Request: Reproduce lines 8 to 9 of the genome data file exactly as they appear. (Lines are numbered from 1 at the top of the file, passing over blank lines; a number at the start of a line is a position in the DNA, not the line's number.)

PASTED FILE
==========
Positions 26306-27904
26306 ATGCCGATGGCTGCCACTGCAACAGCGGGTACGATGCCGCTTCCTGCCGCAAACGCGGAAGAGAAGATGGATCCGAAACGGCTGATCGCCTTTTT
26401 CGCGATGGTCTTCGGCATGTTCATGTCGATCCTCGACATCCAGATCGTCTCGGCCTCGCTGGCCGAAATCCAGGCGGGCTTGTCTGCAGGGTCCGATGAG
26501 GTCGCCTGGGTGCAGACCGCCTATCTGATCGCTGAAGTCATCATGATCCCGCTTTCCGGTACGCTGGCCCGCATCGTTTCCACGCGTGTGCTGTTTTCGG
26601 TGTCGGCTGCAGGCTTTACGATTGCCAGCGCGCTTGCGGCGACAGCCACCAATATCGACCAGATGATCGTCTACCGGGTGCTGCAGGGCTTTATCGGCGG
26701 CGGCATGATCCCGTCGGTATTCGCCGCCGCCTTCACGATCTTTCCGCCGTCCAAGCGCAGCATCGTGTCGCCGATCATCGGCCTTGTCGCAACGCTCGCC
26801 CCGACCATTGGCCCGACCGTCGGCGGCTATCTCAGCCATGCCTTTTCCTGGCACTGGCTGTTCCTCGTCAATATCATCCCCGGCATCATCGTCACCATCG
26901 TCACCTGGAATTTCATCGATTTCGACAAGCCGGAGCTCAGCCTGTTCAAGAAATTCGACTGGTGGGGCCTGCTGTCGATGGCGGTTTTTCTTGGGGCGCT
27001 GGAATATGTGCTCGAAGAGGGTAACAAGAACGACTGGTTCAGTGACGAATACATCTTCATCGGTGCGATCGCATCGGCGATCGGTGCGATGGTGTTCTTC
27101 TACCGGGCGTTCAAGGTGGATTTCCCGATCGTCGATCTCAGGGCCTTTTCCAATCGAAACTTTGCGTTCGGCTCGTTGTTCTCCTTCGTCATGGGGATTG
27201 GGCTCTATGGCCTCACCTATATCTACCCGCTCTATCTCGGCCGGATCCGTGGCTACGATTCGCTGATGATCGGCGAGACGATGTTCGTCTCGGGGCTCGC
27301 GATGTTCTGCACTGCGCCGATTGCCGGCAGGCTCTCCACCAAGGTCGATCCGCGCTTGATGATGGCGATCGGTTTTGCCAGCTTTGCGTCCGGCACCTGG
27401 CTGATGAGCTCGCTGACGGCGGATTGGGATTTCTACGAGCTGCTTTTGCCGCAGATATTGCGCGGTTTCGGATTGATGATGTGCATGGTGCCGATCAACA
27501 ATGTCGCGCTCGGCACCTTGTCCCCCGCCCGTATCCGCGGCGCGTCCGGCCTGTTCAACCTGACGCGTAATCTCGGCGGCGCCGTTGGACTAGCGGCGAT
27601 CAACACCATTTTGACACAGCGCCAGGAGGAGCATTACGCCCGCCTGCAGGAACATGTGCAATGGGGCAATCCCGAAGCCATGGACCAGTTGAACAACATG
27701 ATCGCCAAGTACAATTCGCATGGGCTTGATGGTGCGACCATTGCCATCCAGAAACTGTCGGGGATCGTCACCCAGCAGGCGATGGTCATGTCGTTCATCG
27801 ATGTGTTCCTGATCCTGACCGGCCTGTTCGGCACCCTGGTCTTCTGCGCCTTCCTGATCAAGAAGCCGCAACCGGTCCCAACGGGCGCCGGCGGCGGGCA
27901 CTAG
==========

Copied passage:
26901 TCACCTGGAATTTCATCGATTTCGACAAGCCGGAGCTCAGCCTGTTCAAGAAATTCGACTGGTGGGGCCTGCTGTCGATGGCGGTTTTTCTTGGGGCGCT
27001 GGAATATGTGCTCGAAGAGGGTAACAAGAACGACTGGTTCAGTGACGAATACATCTTCATCGGTGCGATCGCATCGGCGATCGGTGCGATGGTGTTCTTC